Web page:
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When Less Delivers More in Forensics

Linda Seaton
| May 29, 2013

dna mag 300Imagine having the ability to perform 10 analyses on several different systems. Then, consider that you only have 1 ng of sample and you need to choose which of those 10 tests to run. Factor in the realization that the tradeoffs you make will potentially impact whether or not a murderer is identified. These are the choices that forensic scientists face every day.

Next-generation sequencing (NGS) has the power to eliminate the need to make these choices. By delivering data that span the genome, such as the genetic markers used in forensic genomics to identify suspects and missing persons, and in kinship testing and ancestry investigation, NGS systems are capable of answering a wider range of questions in a single, targeted assay. Replacing several workflows with a single one will improve the speed of forensic genomics testing, and the high-throughput capabilities of NGS will enable multiple samples to be assayed at once.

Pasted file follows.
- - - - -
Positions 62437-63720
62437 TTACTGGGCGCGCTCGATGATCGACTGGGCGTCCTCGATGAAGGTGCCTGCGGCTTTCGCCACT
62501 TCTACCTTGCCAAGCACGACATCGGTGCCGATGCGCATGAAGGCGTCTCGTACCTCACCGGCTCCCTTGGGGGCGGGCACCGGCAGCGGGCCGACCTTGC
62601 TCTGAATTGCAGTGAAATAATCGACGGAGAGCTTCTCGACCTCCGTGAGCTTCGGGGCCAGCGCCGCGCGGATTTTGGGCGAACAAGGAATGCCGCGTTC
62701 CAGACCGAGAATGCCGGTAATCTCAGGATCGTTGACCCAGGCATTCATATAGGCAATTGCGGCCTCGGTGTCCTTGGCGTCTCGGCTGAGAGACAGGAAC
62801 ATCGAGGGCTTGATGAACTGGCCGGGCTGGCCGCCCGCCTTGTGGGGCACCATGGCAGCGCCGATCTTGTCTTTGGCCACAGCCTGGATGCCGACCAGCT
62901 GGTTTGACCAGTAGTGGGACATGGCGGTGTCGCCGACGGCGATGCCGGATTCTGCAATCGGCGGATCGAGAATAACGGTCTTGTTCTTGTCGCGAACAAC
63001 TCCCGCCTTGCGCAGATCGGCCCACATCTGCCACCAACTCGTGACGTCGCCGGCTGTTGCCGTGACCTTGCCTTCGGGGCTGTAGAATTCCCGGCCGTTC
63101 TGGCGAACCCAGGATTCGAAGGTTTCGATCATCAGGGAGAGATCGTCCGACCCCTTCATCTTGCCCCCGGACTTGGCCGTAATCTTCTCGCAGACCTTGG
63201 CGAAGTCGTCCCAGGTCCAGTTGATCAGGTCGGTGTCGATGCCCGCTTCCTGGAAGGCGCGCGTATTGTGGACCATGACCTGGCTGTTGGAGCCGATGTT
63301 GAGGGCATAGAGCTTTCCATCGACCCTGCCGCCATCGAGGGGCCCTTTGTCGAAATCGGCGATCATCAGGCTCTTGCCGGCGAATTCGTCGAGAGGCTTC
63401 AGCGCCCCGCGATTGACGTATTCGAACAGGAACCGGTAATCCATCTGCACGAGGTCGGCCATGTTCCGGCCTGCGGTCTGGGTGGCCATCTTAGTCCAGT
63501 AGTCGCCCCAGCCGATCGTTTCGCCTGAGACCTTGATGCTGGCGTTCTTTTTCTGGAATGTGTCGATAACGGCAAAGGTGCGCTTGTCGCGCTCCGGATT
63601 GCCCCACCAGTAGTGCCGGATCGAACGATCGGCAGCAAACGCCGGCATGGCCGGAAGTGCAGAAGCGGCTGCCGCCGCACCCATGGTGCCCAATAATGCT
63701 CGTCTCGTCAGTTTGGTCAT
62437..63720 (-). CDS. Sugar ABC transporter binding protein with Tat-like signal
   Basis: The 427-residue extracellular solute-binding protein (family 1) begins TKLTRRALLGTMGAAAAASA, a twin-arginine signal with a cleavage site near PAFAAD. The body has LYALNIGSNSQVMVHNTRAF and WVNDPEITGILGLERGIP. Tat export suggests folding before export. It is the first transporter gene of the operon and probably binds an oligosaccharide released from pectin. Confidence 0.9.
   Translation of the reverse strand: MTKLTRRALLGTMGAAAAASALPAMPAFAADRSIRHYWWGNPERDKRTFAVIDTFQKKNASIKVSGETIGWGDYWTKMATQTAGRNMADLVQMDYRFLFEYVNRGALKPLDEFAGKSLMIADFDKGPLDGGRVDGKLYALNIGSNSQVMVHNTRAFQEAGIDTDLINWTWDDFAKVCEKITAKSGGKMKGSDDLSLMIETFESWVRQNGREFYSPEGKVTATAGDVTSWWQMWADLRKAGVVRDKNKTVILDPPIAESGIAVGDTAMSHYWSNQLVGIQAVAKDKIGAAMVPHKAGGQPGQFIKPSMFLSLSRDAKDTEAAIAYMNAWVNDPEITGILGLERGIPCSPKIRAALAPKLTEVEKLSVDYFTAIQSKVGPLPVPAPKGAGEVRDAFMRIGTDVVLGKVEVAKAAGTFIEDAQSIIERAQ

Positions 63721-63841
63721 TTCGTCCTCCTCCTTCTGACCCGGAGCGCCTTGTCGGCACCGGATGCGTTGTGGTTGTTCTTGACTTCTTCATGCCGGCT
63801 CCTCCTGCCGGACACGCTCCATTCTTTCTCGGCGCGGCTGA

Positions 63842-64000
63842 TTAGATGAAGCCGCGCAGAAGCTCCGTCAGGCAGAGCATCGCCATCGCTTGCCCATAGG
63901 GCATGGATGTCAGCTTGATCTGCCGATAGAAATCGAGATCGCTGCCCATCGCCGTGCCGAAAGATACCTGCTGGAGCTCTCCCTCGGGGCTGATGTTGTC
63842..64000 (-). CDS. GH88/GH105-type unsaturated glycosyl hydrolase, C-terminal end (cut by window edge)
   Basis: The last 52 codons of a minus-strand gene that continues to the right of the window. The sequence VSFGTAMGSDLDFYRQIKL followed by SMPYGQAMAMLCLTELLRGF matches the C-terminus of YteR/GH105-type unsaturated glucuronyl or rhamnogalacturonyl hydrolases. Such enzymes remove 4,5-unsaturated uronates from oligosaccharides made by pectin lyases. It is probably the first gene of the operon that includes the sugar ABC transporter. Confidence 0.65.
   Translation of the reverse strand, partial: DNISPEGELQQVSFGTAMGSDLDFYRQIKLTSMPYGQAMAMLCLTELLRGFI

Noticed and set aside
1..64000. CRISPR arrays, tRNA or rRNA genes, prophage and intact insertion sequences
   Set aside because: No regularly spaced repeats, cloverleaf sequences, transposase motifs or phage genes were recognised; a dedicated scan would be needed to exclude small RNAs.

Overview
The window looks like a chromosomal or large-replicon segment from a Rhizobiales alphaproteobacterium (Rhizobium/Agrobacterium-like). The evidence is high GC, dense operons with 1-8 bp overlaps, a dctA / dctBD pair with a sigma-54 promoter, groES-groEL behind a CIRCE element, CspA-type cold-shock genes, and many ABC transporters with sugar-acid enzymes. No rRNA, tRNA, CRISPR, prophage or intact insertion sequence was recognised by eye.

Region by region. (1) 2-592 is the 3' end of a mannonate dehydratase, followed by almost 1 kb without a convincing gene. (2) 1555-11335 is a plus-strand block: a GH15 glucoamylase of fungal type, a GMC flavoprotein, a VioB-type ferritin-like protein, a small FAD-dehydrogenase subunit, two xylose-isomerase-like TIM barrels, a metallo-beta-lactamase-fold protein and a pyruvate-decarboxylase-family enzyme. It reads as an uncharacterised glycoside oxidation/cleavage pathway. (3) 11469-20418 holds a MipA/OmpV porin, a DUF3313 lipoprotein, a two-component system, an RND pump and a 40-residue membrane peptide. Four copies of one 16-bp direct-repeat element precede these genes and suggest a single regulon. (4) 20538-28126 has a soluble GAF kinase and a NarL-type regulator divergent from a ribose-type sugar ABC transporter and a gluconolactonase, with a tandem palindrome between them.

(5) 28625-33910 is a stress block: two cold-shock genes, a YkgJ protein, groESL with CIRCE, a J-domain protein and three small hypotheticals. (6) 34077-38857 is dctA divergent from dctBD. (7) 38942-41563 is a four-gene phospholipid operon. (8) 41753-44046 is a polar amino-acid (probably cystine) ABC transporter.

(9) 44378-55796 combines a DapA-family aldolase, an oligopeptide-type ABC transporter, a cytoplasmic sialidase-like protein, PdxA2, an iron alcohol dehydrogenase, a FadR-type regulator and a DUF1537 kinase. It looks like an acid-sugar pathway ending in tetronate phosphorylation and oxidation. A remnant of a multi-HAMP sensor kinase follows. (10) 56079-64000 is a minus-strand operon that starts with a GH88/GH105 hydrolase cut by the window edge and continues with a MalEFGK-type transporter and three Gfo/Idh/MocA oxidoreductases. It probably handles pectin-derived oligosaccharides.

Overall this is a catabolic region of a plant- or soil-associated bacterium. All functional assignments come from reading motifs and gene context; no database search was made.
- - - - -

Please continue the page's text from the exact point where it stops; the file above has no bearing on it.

In addition to overcoming the limitations of current systems, NGS instruments such as the Illumina MiSeq system have the potential to improve forensic biology, enabling the recovery of the maximum amount of useful genomic information from degraded DNA samples, and offering higher resolution analysis. This is particularly true for the MiSeq system, where sample preparation with the Nextera XT DNA kit enables forensic scientists to isolate specific genomic regions in low-level samples with maximum ease of use.

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